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Put a Dose of Thanksgiving Gratitude in Your Job Search

ThanksgivingThanksgiving, currently celebrated on the fourth Thursday in November by federal legislation in 1941, has been an annual tradition in the United States by presidential proclamation since 1863 and by state legislation since the Founding Fathers of the United States. Historically, Thanksgiving has traditionally been a celebration of the blessings of the (agricultural) year, including the harvest.

For many of us, Thanksgiving is a special holiday spent with friends and family. During this time, we take the time to reflect on the previous year and count our blessings. Many families share a tradition at the holiday dinner table where each individual expresses their gratitude for a blessing that occurred during the year.

For a job seeker, it is often hard to count your blessings during the roller coaster events that occur during a job search. It can be difficult to maintain a positive attitude of gratitude when your numerous job applications go into the black hole of no response, when recruiters don’t return your call, when the ideal job was offered to the other candidate, and when friends and family aren’t as supportive as expected through the process.

In psychological studies conducted by various researchers, gratitude is associated with greater happiness, positive emotions, strong relationships, better health, and stronger coping skills. Studies by Harvard Business School and Wharton School show that being grateful for the good things in our lives will help us be more successful. Don’t we all want to present our most successful selves in our career search?

As you sit down to the Thanksgiving table and count your blessings, take time to consider these reasons to be grateful:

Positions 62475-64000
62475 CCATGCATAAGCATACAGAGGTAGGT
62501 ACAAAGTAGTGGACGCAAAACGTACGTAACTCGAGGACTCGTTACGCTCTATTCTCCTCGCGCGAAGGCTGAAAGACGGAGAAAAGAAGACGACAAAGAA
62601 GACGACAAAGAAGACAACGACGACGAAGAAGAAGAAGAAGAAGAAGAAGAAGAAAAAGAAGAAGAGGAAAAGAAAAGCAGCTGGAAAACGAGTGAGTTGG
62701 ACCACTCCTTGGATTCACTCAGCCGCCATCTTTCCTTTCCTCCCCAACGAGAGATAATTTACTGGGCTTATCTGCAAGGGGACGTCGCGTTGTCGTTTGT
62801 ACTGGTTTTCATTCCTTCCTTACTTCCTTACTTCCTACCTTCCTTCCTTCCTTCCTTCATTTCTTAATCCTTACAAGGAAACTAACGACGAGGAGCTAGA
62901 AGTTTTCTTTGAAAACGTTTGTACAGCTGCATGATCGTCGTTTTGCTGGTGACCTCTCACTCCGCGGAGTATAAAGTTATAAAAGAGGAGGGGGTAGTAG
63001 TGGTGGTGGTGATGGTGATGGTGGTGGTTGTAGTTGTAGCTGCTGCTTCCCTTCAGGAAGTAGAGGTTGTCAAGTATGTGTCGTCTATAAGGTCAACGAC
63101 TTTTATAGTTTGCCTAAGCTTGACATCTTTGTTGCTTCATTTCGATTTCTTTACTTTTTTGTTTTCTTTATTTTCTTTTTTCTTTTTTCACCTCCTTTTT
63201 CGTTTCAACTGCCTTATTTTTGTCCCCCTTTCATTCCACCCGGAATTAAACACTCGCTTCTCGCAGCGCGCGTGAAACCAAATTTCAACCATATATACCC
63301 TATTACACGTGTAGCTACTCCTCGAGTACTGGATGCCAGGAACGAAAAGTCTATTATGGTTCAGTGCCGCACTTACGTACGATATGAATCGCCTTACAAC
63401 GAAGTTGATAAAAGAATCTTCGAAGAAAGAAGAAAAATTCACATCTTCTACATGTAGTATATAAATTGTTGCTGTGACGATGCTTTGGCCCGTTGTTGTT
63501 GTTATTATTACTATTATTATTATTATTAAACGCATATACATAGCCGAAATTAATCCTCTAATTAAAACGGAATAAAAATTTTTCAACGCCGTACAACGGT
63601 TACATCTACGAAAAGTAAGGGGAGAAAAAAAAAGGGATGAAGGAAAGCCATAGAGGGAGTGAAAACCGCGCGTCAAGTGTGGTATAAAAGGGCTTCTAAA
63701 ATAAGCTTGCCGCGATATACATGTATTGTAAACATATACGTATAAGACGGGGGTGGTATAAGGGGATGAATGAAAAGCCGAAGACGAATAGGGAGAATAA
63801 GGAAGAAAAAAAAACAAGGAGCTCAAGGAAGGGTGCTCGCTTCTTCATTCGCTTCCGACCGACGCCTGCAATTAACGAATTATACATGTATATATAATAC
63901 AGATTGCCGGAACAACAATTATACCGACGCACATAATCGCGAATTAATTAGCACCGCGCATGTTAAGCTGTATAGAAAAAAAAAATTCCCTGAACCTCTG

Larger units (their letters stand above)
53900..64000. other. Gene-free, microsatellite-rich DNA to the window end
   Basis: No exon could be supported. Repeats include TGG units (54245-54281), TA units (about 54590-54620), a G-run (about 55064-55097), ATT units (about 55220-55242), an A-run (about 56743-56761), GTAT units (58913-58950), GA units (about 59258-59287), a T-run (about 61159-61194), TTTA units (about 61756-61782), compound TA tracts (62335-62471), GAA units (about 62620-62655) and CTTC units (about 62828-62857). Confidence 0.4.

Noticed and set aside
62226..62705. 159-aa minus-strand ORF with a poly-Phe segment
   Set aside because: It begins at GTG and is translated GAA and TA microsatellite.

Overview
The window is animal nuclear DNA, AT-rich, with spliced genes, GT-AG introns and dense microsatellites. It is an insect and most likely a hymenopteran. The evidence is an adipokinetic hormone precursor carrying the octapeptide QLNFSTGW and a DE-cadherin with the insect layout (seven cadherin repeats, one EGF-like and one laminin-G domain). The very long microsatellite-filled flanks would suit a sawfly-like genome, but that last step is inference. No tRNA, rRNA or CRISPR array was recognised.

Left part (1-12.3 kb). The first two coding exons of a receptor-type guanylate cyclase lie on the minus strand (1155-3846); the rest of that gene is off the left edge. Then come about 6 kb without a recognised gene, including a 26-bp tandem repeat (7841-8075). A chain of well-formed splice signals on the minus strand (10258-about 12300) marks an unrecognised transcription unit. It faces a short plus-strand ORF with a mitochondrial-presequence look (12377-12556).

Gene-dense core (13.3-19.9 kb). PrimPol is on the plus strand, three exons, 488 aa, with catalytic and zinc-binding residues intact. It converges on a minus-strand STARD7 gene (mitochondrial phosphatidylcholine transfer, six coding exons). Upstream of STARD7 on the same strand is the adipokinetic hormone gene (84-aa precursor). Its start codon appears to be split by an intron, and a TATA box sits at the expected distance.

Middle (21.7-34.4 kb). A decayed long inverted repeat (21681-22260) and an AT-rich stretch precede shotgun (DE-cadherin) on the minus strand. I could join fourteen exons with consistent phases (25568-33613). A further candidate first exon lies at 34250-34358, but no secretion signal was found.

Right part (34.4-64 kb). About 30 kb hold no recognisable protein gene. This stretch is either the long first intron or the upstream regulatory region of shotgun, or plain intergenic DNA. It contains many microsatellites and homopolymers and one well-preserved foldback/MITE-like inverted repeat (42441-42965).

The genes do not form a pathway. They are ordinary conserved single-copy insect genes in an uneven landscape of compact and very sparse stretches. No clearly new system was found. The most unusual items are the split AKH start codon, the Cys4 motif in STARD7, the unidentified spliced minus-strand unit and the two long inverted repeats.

• Give thanks for the friends, colleagues, connections, and job networking group volunteers who provided resources and job search assistance.
  • Give thanks for the friends and colleagues who provided LinkedIn recommendations, endorsements, and letters of reference.
  • Give thanks to the senior executive who provided some valuable time and job search advice.
  • Give thanks for the former colleague who introduced you to three of his key contacts and gave you two great job leads.
  • Give thanks for the time spent in self-discovery, for new skills learned or new passions developed.
  • Give thanks if unemployed for severance benefits, outplacement assistance, and salary or benefits continuation.
  • Give thanks for friends and family members that you can lean on during the emotional ups and downs of the job search.
  • Give thanks for the extra time to focus on what is most important: family, friends and relationships.
  • Give thanks for new professional contacts and new professional relationships.
  • And finally give thanks for the new position that you will eventually land.

Extend some Thanksgiving gratitude to everyone you come into contact with during your job search. What you give to the world and others will be returned to you.

We would like to wish you and your loved ones a Happy Thanksgiving from The Frontier Group.

Paula Pope is a Senior Consultant with The Frontier Group. Her practice specialties are career coaching, outplacement and executive development.